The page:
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Passive Candidates: What NOT To Do, and How To Attract Them

Some of the best candidates aren't actually seriously looking for work right now; they're just keeping an eye on what's out there.

In this article we'll look at the right approach to take when taking the offer to the candidate, as well as a few techniques that might net you more enquiries from window shoppers on your website.

Added on 07.01.2015

Cold-Contacting: The Basics

First - do your homework. If you're going to go to the trouble of sending someone a 'cold pitch', then for goodness sake make sure that you take the time to read their profile / resume. People aren't necessarily hostile to unsolicited communication; it's impersonal messages from someone that clearly hasn't a clue that annoy. So be seen to be knowledgeable about them and interested in them.

Second - do not, under any circumstances, cold call them at work. Most offices are open plan these days, and their boss could be sitting opposite them. Your phone call could give them a scare and even hurt their career prospects.

Emailing Them

We'd recommend that contact is usually made by email. The first message you send someone is crucial, as most people will make their mind up about whether or not they want to deal with you very quickly.

DON'T send it to their work email

You're trying to poach someone; use their personal email address. For the same reason, don't post anything publicly on Facebook, Twitter or LinkedIn, and don't ask them to 'friend' you either.

DON'T try to trick people

You know who uses subject lines like 'RE: our conversation' when they don't know someone? Spammers, that's who.

DON'T request personal information

It's creepy and arrogant. You don't have the slightest idea that they are at all interested, and you're asking them for information? Good luck with that.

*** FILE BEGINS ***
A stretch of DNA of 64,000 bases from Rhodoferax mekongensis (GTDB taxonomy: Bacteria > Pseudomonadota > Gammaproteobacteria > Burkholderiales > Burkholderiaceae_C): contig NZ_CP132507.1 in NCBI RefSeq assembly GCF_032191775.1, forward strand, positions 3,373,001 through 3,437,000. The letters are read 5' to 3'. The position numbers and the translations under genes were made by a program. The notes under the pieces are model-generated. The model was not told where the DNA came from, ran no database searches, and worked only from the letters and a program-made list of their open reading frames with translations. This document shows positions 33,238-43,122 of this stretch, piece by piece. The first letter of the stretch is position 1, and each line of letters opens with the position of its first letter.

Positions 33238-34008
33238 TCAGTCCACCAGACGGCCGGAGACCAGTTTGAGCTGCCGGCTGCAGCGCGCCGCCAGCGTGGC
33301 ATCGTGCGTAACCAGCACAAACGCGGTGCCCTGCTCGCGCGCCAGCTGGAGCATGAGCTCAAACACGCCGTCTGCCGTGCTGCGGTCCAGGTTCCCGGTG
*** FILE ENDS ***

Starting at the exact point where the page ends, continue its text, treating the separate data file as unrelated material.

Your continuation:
The Email You Should Send

Instead, use a short snappy and truthful subject line related to the role you have. in the email:

  • introduce yourself, your company, and explain why you're contacting them specifically;
  • make it personal, and make it clear that you've seen their profile by referring to things that interest you;
  • explain that you have a role that you think might interest them, or those in their network, and provide some details;
  • do everything you can to avoid sounding like a salesperson - stay away from words like 'opportunity' for example;
  • end with a request to talk on the phone, and ask them to suggest times that would suit them if they are interested.

What can you do to make your website more 'sticky' when it comes to these passive candidates?

Give Them Something Proper to Read

Top candidates are likely to want to see something that gives them real insight into your organisation, the quality of work you do, and your culture. So give them something to get their teeth into: weighty white papers; interesting or challenging blog posts; 'fly on the wall' videos that let them into the business and see what it's like to work for you.

Get a Proper Referral Program Going

Make sure that you give your existing team the ability, support and incentive to be recruiting for you everywhere they go. This is a topic in its own right, and we discussed it in more depth only last month.

Make The Initial Application SIMPLE

You shouldn't make anyone jump through hoops for 45 minutes just to express interest in a role, much less your prime candidates who are just window shopping. In addition, you could consider 'live chat' services for quick Q&A sessions whilst people are browsing.